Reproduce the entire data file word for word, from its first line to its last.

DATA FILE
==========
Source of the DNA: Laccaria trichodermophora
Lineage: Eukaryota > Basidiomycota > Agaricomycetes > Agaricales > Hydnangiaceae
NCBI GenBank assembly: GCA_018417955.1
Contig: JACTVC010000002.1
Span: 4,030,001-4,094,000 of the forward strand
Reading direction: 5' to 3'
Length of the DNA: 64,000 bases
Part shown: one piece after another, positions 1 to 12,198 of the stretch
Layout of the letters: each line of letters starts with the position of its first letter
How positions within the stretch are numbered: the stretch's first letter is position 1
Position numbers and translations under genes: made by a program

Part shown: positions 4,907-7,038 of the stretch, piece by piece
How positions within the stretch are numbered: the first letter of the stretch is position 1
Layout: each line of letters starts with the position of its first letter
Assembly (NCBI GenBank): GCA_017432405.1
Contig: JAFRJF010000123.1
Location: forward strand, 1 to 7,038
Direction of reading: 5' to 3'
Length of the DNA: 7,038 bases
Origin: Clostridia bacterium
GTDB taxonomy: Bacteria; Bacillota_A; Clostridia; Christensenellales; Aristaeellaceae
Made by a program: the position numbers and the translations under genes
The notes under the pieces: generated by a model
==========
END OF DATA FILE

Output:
Source of the DNA: Laccaria trichodermophora
Lineage: Eukaryota > Basidiomycota > Agaricomycetes > Agaricales > Hydnangiaceae
NCBI GenBank assembly: GCA_018417955.1
Contig: JACTVC010000002.1
Span: 4,030,001-4,094,000 of the forward strand
Reading direction: 5' to 3'
Length of the DNA: 64,000 bases
Part shown: one piece after another, positions 1 to 12,198 of the stretch
Layout of the letters: each line of letters starts with the position of its first letter
How positions within the stretch are numbered: the stretch's first letter is position 1
Position numbers and translations under genes: made by a program

Part shown: positions 4,907-7,038 of the stretch, piece by piece
How positions within the stretch are numbered: the first letter of the stretch is position 1
Layout: each line of letters starts with the position of its first letter
Assembly (NCBI GenBank): GCA_017432405.1
Contig: JAFRJF010000123.1
Location: forward strand, 1 to 7,038
Direction of reading: 5' to 3'
Length of the DNA: 7,038 bases
Origin: Clostridia bacterium
GTDB taxonomy: Bacteria; Bacillota_A; Clostridia; Christensenellales; Aristaeellaceae
Made by a program: the position numbers and the translations under genes
The notes under the pieces: generated by a model